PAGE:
In an interview with Al-Arabiya, the spokesman prayed that God have mercy on the deceased and grant comfort to their families.

He also highlighted the media and awareness campaigns that warned against performing Hajj without permits and the strict penalties faced by violators. He added that some individuals have been abusing visit visas and other non-Hajj visas.

He stressed that a Hajj permit is not merely a transit card but a crucial tool that facilitates access to pilgrims and identifies their locations to provide necessary care and services promptly. The absence of a permit poses challenges related to services and healthcare.

Al-Shalhoub said the General Directorate of Public Security’s official social media accounts had been continuously updated with warnings that those who promote fake Hajj campaigns would be arrested and referred to the Public Prosecution.

The official also expressed his appreciation for the strict measures taken by some countries against these deceptive companies and the corrective actions they have implemented to prevent such violations in the future.

Al-Shalhoub confirmed the success of security plans for this year’s Hajj and said the success of the plans is evidence of the integrated efforts between security, military, and all government agencies concerned with Hajj to serve pilgrims and ensure their safety.


Saudi border guards foil plot to smuggle 73 kg of hash worth $1.8m

Saudi border guards foil plot to smuggle 73 kg of hash worth $1.8m
Updated 24 June 2024
Follow

Saudi border guards foil plot to smuggle 73 kg of hash worth $1.8m

Saudi border guards foil plot to smuggle 73 kg of hash worth $1.8m
  • Drugs were seized by authorities and preliminary legal proceedings have been completed

RIYADH: Border guards in the Asir region of Saudi Arabia thwarted an attempt to smuggle 73 kilograms of hashish, with an estimated street value of $1.8 million, into the Kingdom.

The drugs were seized by authorities and preliminary legal proceedings have been completed, the Saudi Press Agency reported on Monday.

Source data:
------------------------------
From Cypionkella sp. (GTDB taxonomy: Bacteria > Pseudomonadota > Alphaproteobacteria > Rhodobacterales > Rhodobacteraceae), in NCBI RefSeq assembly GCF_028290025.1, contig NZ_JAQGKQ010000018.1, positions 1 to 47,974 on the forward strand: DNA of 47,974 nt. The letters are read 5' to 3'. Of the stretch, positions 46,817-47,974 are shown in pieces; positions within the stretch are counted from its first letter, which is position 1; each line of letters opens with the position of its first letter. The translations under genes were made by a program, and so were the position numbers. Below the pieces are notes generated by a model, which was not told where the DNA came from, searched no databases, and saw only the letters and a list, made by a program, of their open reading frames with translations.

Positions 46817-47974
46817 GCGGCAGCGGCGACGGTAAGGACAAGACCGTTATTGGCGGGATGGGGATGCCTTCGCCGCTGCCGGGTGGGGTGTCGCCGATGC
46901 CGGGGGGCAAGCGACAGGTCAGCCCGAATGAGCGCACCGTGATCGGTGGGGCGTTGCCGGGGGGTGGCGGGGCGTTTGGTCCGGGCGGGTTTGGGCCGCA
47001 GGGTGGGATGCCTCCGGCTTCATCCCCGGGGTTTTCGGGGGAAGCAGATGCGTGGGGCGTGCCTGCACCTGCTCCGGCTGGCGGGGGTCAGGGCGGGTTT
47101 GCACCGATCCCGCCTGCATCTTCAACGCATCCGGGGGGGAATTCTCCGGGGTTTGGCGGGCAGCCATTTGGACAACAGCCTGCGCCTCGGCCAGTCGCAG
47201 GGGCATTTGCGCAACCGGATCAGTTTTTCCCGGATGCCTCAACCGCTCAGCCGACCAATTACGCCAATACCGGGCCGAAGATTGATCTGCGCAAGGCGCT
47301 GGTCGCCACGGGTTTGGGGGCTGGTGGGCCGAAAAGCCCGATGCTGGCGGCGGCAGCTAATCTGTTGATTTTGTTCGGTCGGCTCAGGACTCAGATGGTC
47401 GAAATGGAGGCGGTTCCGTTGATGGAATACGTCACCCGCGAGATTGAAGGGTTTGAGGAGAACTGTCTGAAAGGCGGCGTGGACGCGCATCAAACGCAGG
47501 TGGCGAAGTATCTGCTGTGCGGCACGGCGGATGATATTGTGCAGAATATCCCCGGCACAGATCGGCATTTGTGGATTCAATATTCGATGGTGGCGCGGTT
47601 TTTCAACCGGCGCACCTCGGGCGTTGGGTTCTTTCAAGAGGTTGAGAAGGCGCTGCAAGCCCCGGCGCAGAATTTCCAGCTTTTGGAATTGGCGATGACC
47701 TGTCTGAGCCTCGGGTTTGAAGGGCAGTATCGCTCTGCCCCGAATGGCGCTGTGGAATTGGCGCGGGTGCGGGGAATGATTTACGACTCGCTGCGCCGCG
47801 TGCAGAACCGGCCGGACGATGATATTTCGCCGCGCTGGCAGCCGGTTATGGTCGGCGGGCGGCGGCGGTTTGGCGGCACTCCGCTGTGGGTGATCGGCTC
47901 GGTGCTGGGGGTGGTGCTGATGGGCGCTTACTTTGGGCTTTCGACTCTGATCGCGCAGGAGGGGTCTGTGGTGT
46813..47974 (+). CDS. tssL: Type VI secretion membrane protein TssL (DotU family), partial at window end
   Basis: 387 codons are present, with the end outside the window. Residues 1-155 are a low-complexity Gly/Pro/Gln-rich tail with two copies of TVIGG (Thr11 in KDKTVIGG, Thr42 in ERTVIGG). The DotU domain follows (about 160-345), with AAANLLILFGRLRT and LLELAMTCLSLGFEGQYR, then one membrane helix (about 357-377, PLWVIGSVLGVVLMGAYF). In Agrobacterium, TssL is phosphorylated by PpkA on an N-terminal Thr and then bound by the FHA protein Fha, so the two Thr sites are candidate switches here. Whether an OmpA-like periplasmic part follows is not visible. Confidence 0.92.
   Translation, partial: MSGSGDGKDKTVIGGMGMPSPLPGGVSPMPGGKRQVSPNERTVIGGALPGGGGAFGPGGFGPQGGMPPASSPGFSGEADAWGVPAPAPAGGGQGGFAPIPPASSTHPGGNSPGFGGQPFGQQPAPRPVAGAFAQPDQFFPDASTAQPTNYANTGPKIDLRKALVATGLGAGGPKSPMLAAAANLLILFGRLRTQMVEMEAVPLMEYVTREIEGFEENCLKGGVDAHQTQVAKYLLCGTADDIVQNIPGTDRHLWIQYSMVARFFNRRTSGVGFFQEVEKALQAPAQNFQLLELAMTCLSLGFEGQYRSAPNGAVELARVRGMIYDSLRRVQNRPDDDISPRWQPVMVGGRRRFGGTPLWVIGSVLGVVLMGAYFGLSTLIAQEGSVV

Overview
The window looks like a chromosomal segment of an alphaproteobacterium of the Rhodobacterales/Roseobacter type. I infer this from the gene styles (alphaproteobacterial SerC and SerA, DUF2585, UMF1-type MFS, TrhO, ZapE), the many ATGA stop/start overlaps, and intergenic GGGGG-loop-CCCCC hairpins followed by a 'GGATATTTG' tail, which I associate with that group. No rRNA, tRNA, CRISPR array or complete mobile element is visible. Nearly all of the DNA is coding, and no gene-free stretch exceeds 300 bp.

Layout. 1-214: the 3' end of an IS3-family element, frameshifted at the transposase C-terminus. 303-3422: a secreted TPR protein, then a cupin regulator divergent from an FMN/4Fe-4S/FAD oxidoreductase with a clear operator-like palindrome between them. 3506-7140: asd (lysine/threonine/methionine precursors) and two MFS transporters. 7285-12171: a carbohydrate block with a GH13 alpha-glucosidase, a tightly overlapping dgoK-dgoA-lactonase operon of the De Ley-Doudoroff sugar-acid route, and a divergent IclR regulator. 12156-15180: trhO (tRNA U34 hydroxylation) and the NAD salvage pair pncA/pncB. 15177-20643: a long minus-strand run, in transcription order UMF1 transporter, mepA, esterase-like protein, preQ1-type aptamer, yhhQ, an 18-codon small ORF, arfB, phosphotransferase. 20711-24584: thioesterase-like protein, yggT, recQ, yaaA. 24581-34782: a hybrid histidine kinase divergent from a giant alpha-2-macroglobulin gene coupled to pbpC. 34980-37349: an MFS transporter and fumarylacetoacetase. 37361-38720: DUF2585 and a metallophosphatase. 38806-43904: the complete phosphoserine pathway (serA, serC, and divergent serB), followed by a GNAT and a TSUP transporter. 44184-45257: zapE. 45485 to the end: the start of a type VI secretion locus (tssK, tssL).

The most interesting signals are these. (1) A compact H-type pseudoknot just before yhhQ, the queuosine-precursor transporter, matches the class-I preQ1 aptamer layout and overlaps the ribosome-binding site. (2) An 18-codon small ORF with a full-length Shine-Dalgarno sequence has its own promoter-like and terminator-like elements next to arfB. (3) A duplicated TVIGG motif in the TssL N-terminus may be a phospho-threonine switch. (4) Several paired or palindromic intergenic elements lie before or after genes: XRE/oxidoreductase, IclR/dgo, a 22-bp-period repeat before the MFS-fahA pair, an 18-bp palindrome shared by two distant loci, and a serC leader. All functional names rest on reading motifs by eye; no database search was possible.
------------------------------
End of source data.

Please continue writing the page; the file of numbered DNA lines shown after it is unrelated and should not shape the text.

It follows an announcement on Friday that border guards in the same region had foiled a separate plot to smuggle 52 kilograms of hashish into the country, while authorities in Jazan prevented the trafficking of 243 kilograms of qat.

Officials urged anyone with information about suspected smuggling operations or customs violations to contact them via email at [email protected], or by calling the confidential hotline number 1910 from within Saudi Arabia or the international number 00 966 114208417.
 


From Saudi Arabia to 105 countries — the incredible story of a modern nomad

From Saudi Arabia to 105 countries — the incredible story of a modern nomad
Updated 24 June 2024
Follow

From Saudi Arabia to 105 countries — the incredible story of a modern nomad

From Saudi Arabia to 105 countries — the incredible story of a modern nomad
  • From backpacking to dumpster diving, Saudi nomad embraces uncertainty, learns to live in the moment

RIYADH: As a child, Nasser Al-Sadhan would spend hours watching documentaries on countries such as New Zealand and India, fascinated by the diverse landscapes and cultures depicted on the screen.

As an adult, Al-Sadhan has been able to turn his childhood fantasies into reality by visiting these countries. Each step he takes in these unfamiliar territories brings back memories of the wonder and amazement he felt as a child.

Al-Sadhan is not your average traveler. The 35-year-old, born and raised in Riyadh, has backpacked to an astounding 105 countries, each journey leaving a mark on his soul.

Nasser Al-Sadhan is not your average traveler; the 35-year-old, born and raised in Riyadh, has backpacked to an astounding 110 countries, each journey, and its chance encounters, leaving a mark on his soul. (Supplied)

Traveling far enough, he discovered that finding yourself is not just a cliche — it is a transformative experience.

At 22, he moved to Canada and then Australia for his master’s degree and PhD in computer science specializing in AI.

“I moved back to Saudi Arabia at the end of 2019 when I became a professor of AI at King Saud University in Riyadh. Now, I am focusing on exploring the world and flow art,” Al-Sadhan told Arab News.

HIGHLIGHTS

• As a child, Nasser Al-Sadhan was intrigued by the sight of backpackers at the airport.

• Backpacking taught him how to live in the moment and seek new opportunities.

• He goes by @flowmad_ on Instagram, where he documents his travels and writes about the people he met along the way.

He goes by @flowmad_ on Instagram, an amalgamation of his love of flow arts and being a nomad.

Al-Sadhan began his backpacking adventures in 2014. Even as a child, he was intrigued by the sight of backpackers at the airport. “I never had the chance to do it (backpacking) until I moved to Canada for my higher education and had more free time and income,” he said.

Nasser Al-Sadhan is not your average traveler; the 35-year-old, born and raised in Riyadh, has backpacked to an astounding 110 countries, each journey, and its chance encounters, leaving a mark on his soul. (Supplied)